- Best Buy and Geisinger plan to co-develop a package of technology and services to help healthcare organizations operate their own chronic condition management programs, the companies announced Tuesday.
- It’s too early to specify what the package will include, but the goal is to scale results Best Buy and Geisinger have achieved at that system to other operators, according to Chris McGhee, CEO of Best Buy’s care-at-home platform Current Health.
- The tech retailer has helped Geisinger deliver in-home care to patients with chronic conditions through its Geek Squad since last year.
Pennsylvania-based Geisinger — one of the biggest integrated health systems in the U.S. — launched its chronic care management platform, called ConnectedCare365, in 2021. Since then, that program has grown to cover 1,100 patients in remote patient monitoring programs for conditions like congestive heart failure, chronic obstructive pulmonary disease, hypertension and diabetes, according to the system.
Patients in the program receive devices like blood pressure cuffs and glucose meters to monitor their health through Current Health, which Best Buy acquired for $400 million in 2021.
Geisinger began using Best Buy’s Geek Squad last summer to deliver, install and activate the devices. In the program, which has served 300 Geisinger patients to date, the Geek Squad is also available to troubleshoot any device problems and deactivate the devices if patients are discharged.
The program allows providers to implement patient monitoring more quickly and improves care plan adherence, Best Buy says.
Now, Best Buy and Geisinger plan to co-create a chronic care management package in which Best Buy will supply patient engagement and monitoring, and Geisinger will bring clinical expertise.
McGhee said it’s too early to discuss the client base for an eventual home care package or a timeline for a product launch. He declined to discuss the financial terms of the Geisinger partnership or the revenue model of an eventual package.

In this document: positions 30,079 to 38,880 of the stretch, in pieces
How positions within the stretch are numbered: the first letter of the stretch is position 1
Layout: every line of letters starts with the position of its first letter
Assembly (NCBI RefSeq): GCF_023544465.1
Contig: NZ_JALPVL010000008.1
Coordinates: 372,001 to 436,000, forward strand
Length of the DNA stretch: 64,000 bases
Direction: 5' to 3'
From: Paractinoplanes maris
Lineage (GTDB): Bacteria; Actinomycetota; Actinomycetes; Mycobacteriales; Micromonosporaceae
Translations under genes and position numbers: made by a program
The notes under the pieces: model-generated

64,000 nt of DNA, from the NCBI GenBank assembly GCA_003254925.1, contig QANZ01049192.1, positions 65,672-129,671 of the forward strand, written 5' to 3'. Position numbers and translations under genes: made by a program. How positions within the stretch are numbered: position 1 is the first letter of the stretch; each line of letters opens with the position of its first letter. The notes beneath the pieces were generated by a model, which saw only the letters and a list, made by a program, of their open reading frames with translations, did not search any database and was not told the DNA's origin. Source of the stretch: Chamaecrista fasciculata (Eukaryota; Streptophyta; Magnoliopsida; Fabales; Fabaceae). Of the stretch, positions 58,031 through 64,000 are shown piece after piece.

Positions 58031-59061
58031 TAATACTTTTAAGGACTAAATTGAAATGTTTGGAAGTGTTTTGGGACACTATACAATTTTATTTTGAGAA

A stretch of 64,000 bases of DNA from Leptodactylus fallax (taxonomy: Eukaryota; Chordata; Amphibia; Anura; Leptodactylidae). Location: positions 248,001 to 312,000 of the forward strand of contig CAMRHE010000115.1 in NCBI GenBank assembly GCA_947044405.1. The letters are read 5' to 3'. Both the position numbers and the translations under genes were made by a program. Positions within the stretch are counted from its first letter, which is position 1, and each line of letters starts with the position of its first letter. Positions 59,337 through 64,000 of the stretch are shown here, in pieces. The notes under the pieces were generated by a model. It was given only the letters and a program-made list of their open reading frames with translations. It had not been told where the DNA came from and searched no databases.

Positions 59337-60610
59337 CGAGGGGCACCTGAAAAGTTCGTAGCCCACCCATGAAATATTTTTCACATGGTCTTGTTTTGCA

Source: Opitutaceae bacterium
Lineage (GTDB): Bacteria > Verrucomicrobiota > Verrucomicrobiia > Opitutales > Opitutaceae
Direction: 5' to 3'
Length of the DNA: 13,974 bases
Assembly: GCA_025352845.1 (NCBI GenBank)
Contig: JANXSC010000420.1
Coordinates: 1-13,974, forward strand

Best Buy Health also declined to provide a full list of its remote patient monitoring clients, but says it works with five of the top 20 healthcare systems in the U.S.
Earlier this year, the company inked a similar deal with Atrium Health to bolster the regional nonprofit’s existing hospital-at-home programming and sell to other hospital clients down the line.
Hospital-at-home programs allow patients to receive acute-level care in the home and can shave down costs while expanding medical access.
Widespread adoption of hospital-at-home models has historically been curtailed by physician uncertainty and patchwork reimbursement policies, though more government allowances for hospital-at-home programs enacted during the COVID-19 pandemic have caused investment in the models to explode.
Best Buy first stepped into healthcare in 2018 when it acquired emergency response provider GreatCall for $800 million. In 2019, Best Buy purchased remote monitoring company Critical Signal Technologies, and late last year, the tech retailer also invested in a logistics platform that coordinates in-home care.